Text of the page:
City budget shortfall prompts hiring freeze
The freeze began on Thursday, June 18. The freeze does not affect certified police or dispatchers, EMS, firefighters or lifeguards, because those are considered to be critical services, Kovacs said.
The city has 105 full-time employees and another 50 to 60 who are seasonal, part-time and temporary, including volunteer firefighters.
The hiring freeze leaves only a few slots unfilled. Positions for a maintenance worker and a part-time trolley driver are open. The Public Works Department director’s spot technically remains open, but the Port Aransas has a temporary worker, former Aransas Pass City Manager Tom Gintner, in that role right now.
The current general fund budget is about $7.7 million, and the city is looking to cut about 5 percent from that amount for next year’s budget, Kovacs said.
Kovacs said cutbacks in service or personnel are not inevitable, but he also wouldn’t rule them out.
“It’s going to be challenging, but I think we’ll be in pretty good shape,” Kovacs said. “We can definitely get there. We are in much better shape than most cities all over the country. We really are.”
The revenue shortfall has come as a result of lower revenue from building permits, a flat tax base and lower sales tax revenue, Kovacs said. Interest rates also are down on city bank accounts, he said.
While revenue from building permits was $181,693 last year through the month of May, the total is only $131,728 for the same period this year, a decrease of more than 27 percent, according to Darla Honea, finance director for the city.
Sales tax income through May last year was $461,082. It was $436,207 for the same period this year, Honea said. That’s a 5.39 percent decrease.
The city was earning interest rates of 2.417 to 4.939 percent on bank accounts last year, Honea said. The interest rates on the accounts now are .4245 percent, she said.
Hotel-motel occupancy tax collections are down, according to records from the city’s finance department. From October 2007 to May 2008, collections totaled $853,606.98, records indicated. From October 2008 to May 2009, the total was $793,507.77.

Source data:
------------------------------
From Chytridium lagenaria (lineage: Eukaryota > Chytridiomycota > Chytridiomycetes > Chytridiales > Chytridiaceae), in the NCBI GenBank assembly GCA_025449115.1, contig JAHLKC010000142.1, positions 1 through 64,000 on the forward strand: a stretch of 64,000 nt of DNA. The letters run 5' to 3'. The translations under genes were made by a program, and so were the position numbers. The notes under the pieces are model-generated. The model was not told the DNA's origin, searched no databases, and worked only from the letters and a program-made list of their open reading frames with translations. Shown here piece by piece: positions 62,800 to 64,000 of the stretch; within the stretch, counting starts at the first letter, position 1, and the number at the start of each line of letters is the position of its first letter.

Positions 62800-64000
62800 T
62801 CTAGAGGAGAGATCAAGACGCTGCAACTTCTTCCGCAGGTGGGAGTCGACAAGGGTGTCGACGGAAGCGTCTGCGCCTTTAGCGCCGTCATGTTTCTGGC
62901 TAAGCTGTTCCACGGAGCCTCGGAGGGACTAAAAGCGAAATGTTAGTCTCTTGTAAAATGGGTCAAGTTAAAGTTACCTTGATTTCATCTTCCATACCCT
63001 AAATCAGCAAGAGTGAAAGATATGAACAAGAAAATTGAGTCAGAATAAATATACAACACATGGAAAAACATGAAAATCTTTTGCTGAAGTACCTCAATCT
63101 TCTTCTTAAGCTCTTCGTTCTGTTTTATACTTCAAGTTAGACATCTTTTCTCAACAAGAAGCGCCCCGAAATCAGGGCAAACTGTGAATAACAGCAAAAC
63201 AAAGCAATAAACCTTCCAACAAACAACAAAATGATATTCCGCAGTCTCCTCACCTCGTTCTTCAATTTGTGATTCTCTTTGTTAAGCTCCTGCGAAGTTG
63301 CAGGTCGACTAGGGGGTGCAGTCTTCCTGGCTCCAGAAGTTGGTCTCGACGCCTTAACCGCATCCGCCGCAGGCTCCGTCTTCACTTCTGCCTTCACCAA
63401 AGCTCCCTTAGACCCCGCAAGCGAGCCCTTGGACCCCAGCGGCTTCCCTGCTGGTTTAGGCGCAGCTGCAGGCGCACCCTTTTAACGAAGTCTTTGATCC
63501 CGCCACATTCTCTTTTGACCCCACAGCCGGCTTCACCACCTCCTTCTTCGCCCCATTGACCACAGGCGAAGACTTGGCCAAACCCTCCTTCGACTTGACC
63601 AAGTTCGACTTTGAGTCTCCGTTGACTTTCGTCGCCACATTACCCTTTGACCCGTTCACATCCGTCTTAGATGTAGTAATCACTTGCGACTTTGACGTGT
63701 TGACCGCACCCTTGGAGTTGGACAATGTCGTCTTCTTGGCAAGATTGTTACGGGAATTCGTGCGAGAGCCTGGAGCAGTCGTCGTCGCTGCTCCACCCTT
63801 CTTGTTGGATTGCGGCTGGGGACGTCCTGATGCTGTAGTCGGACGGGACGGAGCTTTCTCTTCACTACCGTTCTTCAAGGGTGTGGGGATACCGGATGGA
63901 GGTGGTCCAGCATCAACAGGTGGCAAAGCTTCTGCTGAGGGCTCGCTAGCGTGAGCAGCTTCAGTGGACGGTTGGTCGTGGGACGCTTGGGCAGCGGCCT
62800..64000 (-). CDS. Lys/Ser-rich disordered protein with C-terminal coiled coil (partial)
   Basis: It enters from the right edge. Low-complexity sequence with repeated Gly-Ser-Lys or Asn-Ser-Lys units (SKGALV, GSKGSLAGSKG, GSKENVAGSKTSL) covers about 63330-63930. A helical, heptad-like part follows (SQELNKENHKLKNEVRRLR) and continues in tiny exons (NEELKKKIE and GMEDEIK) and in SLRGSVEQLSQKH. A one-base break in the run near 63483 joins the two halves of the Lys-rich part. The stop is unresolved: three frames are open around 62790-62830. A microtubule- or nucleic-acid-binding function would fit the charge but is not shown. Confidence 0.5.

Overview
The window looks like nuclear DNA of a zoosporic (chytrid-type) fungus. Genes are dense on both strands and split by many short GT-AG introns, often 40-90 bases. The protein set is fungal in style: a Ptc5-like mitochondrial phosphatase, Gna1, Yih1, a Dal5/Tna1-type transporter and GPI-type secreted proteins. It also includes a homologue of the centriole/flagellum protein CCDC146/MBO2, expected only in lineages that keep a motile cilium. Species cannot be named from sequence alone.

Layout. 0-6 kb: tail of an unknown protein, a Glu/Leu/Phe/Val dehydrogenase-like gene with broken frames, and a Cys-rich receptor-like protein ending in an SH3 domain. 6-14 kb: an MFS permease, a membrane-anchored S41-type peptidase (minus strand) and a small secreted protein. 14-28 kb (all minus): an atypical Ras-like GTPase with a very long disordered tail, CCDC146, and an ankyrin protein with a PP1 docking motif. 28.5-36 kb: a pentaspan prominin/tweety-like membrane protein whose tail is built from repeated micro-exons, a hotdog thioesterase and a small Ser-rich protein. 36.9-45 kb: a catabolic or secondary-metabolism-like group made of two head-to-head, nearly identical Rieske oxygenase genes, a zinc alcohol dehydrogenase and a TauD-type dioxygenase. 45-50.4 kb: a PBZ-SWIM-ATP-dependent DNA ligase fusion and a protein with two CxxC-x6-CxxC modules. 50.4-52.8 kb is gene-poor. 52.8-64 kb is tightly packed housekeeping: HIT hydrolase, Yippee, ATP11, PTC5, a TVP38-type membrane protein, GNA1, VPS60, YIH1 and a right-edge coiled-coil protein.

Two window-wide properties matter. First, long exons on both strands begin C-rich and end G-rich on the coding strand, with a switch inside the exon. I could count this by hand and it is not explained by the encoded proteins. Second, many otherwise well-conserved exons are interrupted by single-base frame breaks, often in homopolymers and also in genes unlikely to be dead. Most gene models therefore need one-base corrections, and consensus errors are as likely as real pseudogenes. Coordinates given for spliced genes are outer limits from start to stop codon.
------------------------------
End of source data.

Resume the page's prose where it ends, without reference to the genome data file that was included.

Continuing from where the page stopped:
Preliminary appraised property values in Port Aransas have dropped about $8 million in the past year. A drop of about 30 percent in the value of raw land is particularly hurting revenue, Kovacs said. New construction also is down, which has hurt some more, he said.
The current city tax rate is 27.6157 cents per $100 valuation.
With the debt service on a $4.9 million bond issue approved by voters in November, next year’s total tax rate will have to be at least 30.91504 cents, Kovacs said. The tax rate could go up to 31.9451 cents to pay for the rest of city government’s needs, but it isn’t expected to be higher than that, Kovacs said.
The city council has asked staff to produce proposals for making cuts of $360,000 or $500,000, the city manager said. Council members want to see staff’s proposals for both, the $360,000 and $500,000 cutback scenarios, before making decisions on the tax rate, Kovacs said.
“The budget must be sustainable and focus on reducing ongoing operating costs and not deferring maintenance,” Kovacs said.
A council workshop meeting on the budget is scheduled for 5 p.m. Thursday, July 30, at council chambers. State tax laws require that the council make a decision that night on a not-to-exceed tax rate and schedule public hearings.
“We’ve got to take a really good look at how we’re doing things,” Kovacs said. “We’re going to focus the next couple of years totally on changing budget philosophies. Previously, the budget philosophy was to build and improve, expand city services. … Now we’re at a point where we’ve got to look at the next two years and figure on having no extra revenue.”
The city will look hard at how it does business to find savings, Kovacs said. For instance, he said, the city’s windstorm insurance bill, which most recently was for a total of $87,000, has been paid in the past from the general fund. About $44,000 of that could be paid from other city funds, which would provide savings in the general fund, Kovacs said.
Kovacs said he discussed the budget situation with city department heads on Wednesday, June 17. “We’ve encouraged them to solicit ideas from the troops on different ways we can save money,” he said.
Kovacs told the Port Aransas City Council about the shortfall at a goals workshop on Tuesday, June 16. Councilman Mike Hall said it wasn’t a complete surprise for council members who have been following city financial issues.
“What I don’t want to see is a straight, across-the-board cut of X percent,” Hall said. “We’ve got to do an analysis of each department and what is needed.”
It could turn out that the city will need to hold off on certain purchases or improvements it has been wanting to do, Hall said.
“I just think everything is on the table,” Hall said. “I don’t have preconceived ideas about how to do it.”
Councilman Keith Donley said the city has made a lot of progress recently in taking care of infrastructure and that he doesn’t want to give up any gains.
“That said, if we find ourselves in a shortfall, I think we have some programs we may have to cut or reduce,” he said. It’s too early to say which ones, he said.
At the goals workshop, council members asked Kovacs to later provide them with a list of city projects and their expenses, Donley said.
“There are areas we could probably save a lot of money,” Donley said. “You can always improve your efficiency.”